With Afghanistan being a major prospect in Central Asia, its fall has led to greater harm for India. New Delhi is wary of the situation and with Beijing quick to act upon safeguarding its interests by leveraging with the Taliban, it would only cause greater extremism for China’s foreign interests. The Indian Government has already begun to look for strategies like broadening its engagements with Iran, Russia and exploring opportunities for cooperation with China. It is also looking to appoint a special envoy dedicated to Afghan reconciliation. With the US now no longer in check-in Central Asia, China would rise to the occasion for being the major power in the zonal region, according to several experts. With the current situation between India and China with regards to its north-eastern borders, the implications are worrying.


India and Pakistan both are in close vicinity to Afghanistan and any political instability in the region will affect the two nations. Islamabad has been supportive of the Taliban in the past which has made several experts believe that it would extend its support after America’s exit. With Danish Siddiqui, an Indian photojournalist killed while covering the conflict and destruction of the Salma Dam (India – Afghanistan friendship Dam), the times to come seem disturbed. Taliban’s gains in recent events have already worsened India’s prospects in Afghanistan. Taliban spokesperson, Suhail Shaheen had also warned India against playing any military role in Afghanistan.


Reports stated that Pakistan would elevate domestic pressure to reciprocate over Kashmir through stand-in operations in Afghanistan. The drone attack on the IAF in Jammu adds some reliability to this analysis. With already deteriorating relations between the US and Iran, these events have led to greater threats on the dynamics of India – Iran – US relations. With such developments, India needs to brace itself for any international or trade impacts related to its interests in Central Asia. It needs to build a strategic approach, one that is military and economic to ensure peace in our nation and safeguarding foreign interests. India needs to take greater precautionary measures to curtail terrorist attacks and realign its policies towards a changing power dynamic in Afghanistan and Central Asia.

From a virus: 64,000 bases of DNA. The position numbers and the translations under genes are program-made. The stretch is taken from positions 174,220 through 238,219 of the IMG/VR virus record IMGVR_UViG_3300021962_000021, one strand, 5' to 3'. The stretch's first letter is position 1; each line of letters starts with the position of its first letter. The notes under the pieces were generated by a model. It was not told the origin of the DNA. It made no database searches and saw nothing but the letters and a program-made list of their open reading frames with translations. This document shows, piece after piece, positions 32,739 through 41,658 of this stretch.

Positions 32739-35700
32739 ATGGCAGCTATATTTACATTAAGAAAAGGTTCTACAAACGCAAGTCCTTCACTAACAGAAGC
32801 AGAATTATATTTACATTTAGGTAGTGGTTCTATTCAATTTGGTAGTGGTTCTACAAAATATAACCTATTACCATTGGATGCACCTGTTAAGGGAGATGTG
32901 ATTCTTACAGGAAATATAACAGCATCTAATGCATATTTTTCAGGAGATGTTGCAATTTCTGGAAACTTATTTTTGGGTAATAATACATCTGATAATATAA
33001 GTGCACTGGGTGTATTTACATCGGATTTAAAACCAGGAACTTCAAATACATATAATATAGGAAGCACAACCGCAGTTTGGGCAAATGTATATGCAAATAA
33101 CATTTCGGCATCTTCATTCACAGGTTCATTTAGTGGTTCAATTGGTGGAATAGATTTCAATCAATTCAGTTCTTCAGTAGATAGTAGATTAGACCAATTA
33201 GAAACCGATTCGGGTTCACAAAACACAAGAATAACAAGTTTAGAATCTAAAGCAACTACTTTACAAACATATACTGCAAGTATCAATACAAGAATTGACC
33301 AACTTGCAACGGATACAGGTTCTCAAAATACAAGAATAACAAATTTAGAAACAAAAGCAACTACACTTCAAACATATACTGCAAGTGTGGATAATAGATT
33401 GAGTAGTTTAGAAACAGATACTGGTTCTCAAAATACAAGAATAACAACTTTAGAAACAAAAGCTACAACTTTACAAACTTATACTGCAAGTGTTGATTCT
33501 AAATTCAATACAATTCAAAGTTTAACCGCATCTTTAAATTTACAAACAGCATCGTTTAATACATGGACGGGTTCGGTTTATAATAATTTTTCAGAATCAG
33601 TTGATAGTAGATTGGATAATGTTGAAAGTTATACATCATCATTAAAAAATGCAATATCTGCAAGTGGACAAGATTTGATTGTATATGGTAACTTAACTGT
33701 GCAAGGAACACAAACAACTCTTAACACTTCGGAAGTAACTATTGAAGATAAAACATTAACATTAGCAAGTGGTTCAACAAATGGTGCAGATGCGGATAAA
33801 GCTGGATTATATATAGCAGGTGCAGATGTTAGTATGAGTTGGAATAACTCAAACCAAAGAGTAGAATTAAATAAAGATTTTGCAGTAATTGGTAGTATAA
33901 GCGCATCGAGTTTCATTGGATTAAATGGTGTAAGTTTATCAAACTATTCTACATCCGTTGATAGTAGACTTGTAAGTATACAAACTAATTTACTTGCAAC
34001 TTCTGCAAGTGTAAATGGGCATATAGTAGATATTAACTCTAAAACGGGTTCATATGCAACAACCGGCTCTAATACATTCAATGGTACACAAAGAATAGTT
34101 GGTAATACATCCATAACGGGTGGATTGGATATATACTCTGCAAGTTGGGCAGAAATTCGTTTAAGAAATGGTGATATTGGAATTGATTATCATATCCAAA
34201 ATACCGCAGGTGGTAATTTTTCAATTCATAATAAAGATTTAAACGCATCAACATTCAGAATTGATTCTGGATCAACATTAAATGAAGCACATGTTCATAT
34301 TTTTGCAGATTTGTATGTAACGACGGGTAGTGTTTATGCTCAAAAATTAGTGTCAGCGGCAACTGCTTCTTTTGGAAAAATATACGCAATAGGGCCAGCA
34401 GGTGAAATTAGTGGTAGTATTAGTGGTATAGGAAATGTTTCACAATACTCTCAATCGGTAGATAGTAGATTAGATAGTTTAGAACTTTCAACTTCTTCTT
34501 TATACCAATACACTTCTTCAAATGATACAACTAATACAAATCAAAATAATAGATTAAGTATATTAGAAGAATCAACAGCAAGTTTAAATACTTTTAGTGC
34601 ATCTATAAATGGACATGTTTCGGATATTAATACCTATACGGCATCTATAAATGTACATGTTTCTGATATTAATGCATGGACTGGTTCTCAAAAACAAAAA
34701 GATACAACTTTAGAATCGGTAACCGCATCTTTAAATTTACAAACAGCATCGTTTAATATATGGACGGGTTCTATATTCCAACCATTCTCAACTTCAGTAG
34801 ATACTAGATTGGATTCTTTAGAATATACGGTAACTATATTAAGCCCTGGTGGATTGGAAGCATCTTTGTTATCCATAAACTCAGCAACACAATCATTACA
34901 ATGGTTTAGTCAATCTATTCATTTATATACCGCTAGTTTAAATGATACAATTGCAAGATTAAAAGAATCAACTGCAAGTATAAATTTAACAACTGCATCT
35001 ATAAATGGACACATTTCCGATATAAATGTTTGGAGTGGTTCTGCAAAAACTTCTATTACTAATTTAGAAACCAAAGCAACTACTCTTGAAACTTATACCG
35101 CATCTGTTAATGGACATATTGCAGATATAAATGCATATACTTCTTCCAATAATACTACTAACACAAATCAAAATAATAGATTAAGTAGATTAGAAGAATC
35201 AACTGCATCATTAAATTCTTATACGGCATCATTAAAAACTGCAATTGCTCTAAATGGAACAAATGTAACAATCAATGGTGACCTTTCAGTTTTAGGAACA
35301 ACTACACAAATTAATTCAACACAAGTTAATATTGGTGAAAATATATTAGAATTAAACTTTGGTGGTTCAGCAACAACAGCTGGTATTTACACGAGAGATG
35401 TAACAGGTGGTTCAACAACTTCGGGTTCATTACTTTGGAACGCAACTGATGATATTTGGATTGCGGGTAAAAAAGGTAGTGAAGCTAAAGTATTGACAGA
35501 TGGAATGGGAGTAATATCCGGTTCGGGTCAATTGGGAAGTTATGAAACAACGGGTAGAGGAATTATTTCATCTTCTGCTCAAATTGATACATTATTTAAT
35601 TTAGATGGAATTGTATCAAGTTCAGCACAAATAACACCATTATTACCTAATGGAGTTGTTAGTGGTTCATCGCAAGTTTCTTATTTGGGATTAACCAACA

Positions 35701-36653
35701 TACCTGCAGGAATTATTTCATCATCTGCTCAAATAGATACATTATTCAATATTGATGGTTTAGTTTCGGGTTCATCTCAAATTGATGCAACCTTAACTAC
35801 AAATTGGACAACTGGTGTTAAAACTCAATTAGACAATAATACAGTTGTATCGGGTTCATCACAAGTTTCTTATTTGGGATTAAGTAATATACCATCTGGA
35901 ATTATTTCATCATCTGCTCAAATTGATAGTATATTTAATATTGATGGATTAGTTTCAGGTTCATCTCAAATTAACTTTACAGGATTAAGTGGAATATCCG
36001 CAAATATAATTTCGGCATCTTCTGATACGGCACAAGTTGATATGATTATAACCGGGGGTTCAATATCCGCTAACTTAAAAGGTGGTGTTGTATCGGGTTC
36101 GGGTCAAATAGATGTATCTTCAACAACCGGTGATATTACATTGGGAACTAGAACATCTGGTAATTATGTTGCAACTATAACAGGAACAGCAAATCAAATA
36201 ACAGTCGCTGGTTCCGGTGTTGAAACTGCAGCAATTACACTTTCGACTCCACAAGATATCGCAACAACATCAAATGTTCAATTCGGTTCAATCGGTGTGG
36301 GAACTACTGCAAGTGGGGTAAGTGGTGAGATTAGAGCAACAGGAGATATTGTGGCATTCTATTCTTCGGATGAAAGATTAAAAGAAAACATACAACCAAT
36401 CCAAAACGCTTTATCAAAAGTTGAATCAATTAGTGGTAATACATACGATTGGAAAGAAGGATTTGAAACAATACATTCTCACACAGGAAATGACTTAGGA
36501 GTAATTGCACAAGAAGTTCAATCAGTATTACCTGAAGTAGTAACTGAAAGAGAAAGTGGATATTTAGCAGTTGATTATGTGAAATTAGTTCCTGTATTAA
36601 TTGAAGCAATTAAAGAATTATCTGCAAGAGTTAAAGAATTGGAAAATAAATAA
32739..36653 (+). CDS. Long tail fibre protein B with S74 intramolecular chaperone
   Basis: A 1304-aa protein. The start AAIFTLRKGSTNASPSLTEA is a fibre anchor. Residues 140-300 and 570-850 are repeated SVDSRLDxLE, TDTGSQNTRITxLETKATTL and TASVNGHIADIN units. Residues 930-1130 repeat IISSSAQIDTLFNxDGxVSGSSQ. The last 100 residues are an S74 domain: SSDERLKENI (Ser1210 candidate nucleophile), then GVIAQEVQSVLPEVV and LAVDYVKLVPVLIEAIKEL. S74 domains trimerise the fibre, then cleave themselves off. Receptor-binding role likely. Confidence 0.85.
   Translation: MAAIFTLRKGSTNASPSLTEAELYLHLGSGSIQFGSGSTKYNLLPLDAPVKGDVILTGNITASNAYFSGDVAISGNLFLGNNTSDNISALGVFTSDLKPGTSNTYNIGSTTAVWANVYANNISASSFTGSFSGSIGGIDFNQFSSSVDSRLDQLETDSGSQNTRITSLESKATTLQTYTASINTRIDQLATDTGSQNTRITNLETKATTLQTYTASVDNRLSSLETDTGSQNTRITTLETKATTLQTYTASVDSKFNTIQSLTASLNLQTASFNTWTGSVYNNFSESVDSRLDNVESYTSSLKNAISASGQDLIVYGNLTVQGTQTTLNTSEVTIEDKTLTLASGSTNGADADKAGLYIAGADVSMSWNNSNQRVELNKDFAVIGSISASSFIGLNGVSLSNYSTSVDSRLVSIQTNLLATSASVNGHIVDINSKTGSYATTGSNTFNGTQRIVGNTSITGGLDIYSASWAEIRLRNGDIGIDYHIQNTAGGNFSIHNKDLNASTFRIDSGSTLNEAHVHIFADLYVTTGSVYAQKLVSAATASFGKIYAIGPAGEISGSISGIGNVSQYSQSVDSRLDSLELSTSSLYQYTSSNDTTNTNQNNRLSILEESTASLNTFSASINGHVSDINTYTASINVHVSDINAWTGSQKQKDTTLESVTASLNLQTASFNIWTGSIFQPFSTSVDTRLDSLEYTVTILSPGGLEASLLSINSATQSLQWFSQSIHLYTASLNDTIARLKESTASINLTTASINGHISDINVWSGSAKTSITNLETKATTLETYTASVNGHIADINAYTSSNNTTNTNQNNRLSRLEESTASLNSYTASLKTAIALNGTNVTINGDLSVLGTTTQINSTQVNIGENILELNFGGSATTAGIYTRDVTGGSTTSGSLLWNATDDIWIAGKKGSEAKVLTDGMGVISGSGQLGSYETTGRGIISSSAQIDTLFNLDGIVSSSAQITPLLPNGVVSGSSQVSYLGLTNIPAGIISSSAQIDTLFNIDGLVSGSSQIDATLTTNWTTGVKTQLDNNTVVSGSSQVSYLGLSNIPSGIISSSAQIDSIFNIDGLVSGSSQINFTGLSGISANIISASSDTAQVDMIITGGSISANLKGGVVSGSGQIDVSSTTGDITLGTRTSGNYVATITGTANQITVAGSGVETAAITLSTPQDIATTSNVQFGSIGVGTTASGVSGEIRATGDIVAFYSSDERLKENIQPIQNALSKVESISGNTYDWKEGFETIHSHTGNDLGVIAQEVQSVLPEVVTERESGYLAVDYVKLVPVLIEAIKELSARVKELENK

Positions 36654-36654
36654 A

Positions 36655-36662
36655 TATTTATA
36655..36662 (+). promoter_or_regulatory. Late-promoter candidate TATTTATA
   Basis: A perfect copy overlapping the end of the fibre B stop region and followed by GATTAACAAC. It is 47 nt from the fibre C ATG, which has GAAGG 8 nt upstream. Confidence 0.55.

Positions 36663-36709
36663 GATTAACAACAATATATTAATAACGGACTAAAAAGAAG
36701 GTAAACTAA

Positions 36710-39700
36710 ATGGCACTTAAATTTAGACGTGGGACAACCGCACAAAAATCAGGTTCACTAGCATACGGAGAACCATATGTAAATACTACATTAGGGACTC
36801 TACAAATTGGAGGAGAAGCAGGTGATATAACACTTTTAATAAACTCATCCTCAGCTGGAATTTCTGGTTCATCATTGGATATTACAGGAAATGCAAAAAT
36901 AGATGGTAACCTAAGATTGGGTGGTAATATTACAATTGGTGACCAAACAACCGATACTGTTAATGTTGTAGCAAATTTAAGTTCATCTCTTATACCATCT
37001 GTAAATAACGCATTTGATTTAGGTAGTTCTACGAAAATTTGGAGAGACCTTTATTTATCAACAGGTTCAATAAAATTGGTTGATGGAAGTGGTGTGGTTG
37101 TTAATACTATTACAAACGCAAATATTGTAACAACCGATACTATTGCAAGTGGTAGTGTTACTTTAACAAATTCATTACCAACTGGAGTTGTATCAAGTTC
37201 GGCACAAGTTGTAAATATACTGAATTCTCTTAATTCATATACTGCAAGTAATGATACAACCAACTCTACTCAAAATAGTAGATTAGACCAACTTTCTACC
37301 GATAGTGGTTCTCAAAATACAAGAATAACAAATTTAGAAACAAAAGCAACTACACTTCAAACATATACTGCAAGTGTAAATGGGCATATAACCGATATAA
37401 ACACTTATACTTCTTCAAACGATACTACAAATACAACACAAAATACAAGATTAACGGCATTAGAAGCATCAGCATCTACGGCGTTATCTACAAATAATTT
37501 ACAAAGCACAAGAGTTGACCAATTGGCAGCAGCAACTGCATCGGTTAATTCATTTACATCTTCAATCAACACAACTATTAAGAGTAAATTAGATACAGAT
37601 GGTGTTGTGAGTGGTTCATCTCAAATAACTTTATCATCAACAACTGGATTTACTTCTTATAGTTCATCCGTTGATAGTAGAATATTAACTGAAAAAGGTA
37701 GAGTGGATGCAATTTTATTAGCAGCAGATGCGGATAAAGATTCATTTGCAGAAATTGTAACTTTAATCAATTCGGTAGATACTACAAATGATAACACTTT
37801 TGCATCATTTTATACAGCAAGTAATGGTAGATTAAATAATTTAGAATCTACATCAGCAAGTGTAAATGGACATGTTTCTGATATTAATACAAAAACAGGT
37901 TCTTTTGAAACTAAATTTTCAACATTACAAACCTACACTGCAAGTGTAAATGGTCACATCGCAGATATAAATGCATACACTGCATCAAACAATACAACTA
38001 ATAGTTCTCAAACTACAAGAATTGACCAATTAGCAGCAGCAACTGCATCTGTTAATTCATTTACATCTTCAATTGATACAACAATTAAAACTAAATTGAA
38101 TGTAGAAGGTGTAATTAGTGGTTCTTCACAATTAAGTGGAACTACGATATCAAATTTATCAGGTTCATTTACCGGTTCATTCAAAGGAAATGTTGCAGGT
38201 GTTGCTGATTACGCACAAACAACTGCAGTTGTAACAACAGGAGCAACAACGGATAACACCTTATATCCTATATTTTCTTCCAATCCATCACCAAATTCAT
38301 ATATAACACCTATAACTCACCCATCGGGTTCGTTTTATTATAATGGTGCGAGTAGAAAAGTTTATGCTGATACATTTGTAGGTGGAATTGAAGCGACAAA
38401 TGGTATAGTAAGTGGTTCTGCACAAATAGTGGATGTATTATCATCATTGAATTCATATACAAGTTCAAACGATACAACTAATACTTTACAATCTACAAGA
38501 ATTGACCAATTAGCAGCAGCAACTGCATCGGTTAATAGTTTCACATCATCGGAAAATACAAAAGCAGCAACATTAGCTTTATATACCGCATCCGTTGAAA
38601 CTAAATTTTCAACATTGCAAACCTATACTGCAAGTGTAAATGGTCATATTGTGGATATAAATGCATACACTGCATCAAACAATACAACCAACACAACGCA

Bibliography

  1. The Geopolitical Shift in Afghanistan: Security Implications for India, Future Directions International, 29 July 2021 https://www.futuredirections.org.au/publication/the-geopolitical-shift-in-afghanistan-security-implications-for-india/

  2. Afghanistan: Background and U.S. Policy: In Brief, Congressional Research Service, 11 July 2021 https://fas.org/sgp/crs/row/R45122.pdf

  3. REVISITING INDIA’S ROLE IN AFGHANISTAN, Carnegie India https://carnegieendowment.org/files/6152017_Paliwal_IndiasRoleinAfghanistan_Web.pdf

  4. China moves swiftly to exploit the void in Afghanistan, Nikkei Asia, 27 July 2021, https://asia.nikkei.com/Opinion/China-moves-swiftly-to-exploit-the-void-in-Afghanistan

  5. US withdrawal from Afghanistan and its implications for India, Financial Express, 10th July 2021, https://www.financialexpress.com/defence/us-withdrawal-from-afghanistan-and-its-implications-for-india/2287623/

  6. The Rise, fall and rise of Taliban, An Afghan Story, India Today https://www.indiatoday.in/interactive/immersive/taliban-rise-fall-comeback-us-afghanistan-history/